Sister Anne Callahan, MM

Born: July 4, 1935
Entered: September 2, 1955
Died: July 30, 2020

Today, we remember Sister Anne Callahan, our sister and dearly beloved friend. Anne died peacefully at the Maryknoll Sisters’ Center on July 30, 2020. She had been a Maryknoll for 65 years.

Anne was born on July 4, 1935, the youngest of three children born to Leo J. and Helen (Monahan) Callahan, in Lowell, MA. She had two brothers, one of whom became a Maryknoll Father and the other became a doctor.  It was the example of the parents and the children’s Catholic education that formed in the children a solid sense of service.  It was her brother John’s joining Maryknoll, however, that inspired in Anne the desire to do something similar.

Anne graduated from Notre Dame Academy, Tyngsboro, MA in 1953 and then attended Emmanuel College, Boston, MA from 1953 to 1955. “I was a sophomore at Emmanuel College in liberal arts,” she said, “when I spoke to John of joining Maryknoll sometime.”  “Don’t put it off too long, he said, and so I decided to start the process mid-college.”

Anne entered the Maryknoll Sisters Congregation in New York on September 2, 1955 from St. Margaret Parish in the Boston Archdiocese. She had found the “treasure in the field”. Her group was the last postulant group to have entered before the death of Mother Mary Joseph Rogers. She received the name Sister Joan Therese at her Reception. She spent her novitiate at Topsfield, MA.  After her Profession of Vows at our Maryknoll Center in New York in 1958, she continued her studies at Mary Rogers College (Maryknoll Teachers College). She then attended Columbia University taking courses in mathematics before shifting to Fordham University where she obtained a Master’s Degree in Mathematics in 1962.

Sister Anne taught at Mary Rogers College until 1967, when she was assigned to Hawaii. During the decade she lived there, she served as high school teacher then as principal at Maryknoll High School, Honolulu. She rejoiced that a lay principal was named to follow her.

In 1977, Sister Anne received an invitation from our Leadership to return to the Maryknoll Center and prepare to assume the responsibility of Treasurer for the Congregation. She wrote in a Renewal Reflection that during her first term as Treasurer the four churchwomen were assassinated in El Salvador. That made her want to choose that area of the world for her ministry after completing her treasury commitment.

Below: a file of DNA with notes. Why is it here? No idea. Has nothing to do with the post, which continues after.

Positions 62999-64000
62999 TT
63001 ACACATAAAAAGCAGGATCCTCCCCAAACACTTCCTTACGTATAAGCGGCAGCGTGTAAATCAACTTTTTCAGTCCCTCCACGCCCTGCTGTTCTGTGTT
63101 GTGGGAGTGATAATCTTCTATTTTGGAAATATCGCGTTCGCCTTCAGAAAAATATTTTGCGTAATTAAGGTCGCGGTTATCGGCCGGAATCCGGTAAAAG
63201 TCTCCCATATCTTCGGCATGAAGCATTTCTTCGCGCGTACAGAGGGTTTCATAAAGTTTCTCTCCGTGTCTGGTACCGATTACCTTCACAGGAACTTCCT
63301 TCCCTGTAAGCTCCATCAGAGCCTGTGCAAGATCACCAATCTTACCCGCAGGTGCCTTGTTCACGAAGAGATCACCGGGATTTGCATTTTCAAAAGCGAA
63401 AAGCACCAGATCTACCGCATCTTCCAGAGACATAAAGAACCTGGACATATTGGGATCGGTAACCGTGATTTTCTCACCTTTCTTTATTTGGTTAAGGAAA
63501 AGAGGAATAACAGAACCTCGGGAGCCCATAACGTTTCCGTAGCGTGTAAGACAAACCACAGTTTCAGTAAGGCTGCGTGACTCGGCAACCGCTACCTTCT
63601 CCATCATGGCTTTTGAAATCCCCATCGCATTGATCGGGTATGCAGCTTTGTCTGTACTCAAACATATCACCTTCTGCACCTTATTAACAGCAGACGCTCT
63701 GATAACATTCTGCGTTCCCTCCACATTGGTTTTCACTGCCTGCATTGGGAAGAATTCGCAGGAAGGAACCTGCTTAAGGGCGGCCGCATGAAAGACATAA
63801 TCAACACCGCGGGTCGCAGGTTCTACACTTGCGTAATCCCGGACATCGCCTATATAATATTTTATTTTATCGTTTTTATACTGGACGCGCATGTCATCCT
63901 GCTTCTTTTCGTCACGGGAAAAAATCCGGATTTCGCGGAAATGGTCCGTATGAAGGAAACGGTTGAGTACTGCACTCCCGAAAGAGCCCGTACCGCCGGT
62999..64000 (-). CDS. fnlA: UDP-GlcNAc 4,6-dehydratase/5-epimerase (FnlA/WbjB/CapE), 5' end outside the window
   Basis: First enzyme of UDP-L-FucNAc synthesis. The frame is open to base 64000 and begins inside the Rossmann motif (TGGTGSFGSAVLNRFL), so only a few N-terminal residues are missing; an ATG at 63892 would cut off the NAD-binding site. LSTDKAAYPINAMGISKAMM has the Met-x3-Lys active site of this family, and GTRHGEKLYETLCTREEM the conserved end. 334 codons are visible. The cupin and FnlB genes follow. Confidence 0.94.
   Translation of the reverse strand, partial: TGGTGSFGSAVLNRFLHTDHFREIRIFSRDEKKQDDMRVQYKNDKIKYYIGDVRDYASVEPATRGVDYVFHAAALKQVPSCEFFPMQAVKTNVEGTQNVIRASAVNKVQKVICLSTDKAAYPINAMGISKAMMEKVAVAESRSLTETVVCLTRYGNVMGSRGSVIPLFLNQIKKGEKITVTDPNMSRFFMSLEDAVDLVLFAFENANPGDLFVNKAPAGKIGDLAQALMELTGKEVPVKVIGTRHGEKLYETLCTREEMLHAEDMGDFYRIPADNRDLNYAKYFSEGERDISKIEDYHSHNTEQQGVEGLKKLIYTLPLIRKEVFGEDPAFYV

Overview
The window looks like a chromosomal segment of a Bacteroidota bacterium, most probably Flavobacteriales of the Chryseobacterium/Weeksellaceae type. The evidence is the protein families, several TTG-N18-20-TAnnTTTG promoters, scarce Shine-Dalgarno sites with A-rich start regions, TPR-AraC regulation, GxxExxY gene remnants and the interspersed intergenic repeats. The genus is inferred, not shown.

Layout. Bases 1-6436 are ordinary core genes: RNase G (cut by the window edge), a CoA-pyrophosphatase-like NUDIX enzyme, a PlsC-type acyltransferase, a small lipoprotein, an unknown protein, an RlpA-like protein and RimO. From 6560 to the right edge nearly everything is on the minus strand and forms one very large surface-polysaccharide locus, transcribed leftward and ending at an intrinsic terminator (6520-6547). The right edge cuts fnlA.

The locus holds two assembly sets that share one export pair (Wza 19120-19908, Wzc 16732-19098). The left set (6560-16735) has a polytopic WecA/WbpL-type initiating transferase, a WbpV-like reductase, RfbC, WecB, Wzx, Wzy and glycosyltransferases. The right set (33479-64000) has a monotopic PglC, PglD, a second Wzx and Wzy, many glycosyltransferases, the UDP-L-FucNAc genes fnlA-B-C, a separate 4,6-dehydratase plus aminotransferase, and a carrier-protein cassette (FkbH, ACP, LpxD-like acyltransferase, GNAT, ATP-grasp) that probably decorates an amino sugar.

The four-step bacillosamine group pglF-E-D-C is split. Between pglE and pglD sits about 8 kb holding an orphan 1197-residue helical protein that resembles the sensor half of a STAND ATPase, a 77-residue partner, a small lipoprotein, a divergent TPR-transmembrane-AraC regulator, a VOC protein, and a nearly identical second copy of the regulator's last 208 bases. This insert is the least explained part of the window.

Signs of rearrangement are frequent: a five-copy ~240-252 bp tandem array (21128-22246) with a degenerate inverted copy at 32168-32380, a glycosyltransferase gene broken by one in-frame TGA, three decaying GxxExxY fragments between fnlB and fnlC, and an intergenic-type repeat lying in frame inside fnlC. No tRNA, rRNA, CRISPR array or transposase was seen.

In 1984, Sister Anne was assigned to Mexico with Associate Sister Barbara Harrington OP and our former sister Marie Moore in cooperation with an agency which promoted the just-price sale of the handwork of the creative poor.  She then worked in the refugee camp for Guatemalans in Campeche, Mexico, and spent four years there in pastoral service. Sister Anne moved from Mexico to Guatemala in 1991 when she became part of the Regional Coordination Team.  She lived in Mesquital, west of Guatemala City, where folks were putting together their own houses near the dump. This was the famous dump project initiated by Sister Patricia Roe MM from Colegio Monte Maria. Sister Anne interrupted her Guatemala ministry when the illness and subsequent death of Sister Harriet Lum countered Harriet’s preparations to become Treasurer.  Sister Anne mentioned her willingness to pick up that role again, and her offer was accepted by a grateful Leadership Team.  She again served as Congregational Treasurer from 2001 to 2005.

When Sister Anne’s second term in Treasury was complete, she accepted an invitation to visit a project of Sister Margaret Donovan in Tanzania. Sister Anne welcomed opportunities to assist in handling the books, and in turn, learning the reality of Regions.  She was also delighted, in 2006, to be appointed the coordinator of the Maryknoll Sisters house in Watch Hill, Rhode Island, which is used for retreats, meetings, renewal sessions, and vacations.

In 2007, Sister Anne was assigned to Baltimore with Sister Charlotte Hobler to do pastoral ministry.  There they learned more about the Catholic Church in the USA, the role of lay expertise in building Christian community, and the fraternity that existed among the Archdiocesan groups of religious women, priests, brothers and laypersons.  Time in Baltimore trained them to recognize the needs of impoverished Hispanic and African-American communities, and of other working poor who labored without benefits and with residential needs. The Sisters went to City Hall with their parish, helped host group meetings at the parish Church, swept up leaves, got garbage and trash ready, and did errands around the neighborhood just as they had in their overseas mission sites.  The time in Baltimore placed Sister Anne in the Eastern Region grouping of Maryknoll Sisters. Here she enjoyed the Cluster meetings with D.C., PA, and MD participation, and the larger group gatherings.  Sister Anne and Sister Charlotte’s return to the Center in 2015 followed the completion of the Sisters’ ministry in Baltimore.

One last task for Sister Anne at the Center was to assemble the materials that would form the history of the Maryknoll Sisters’ ministry in Mexico.  That history was completed by August 2019 with the help of Sister Bernice Kita.  From 2019 until her death, Sister Anne suffered from health problems, and the Sisters were grateful that she could be returned home and in peace make her last journey.  Sister Anne’s path in religious life followed the attraction to God, to community, to sisterhood, to justice for the neediest, all colored by an increasing larger vision and energized by loyal service.

Sister Anne’s body was interred in the Maryknoll Sisters cemetery. Due to Covid 19 a Memorial Service was held at the Maryknoll Sisters Center on August 3, 2020.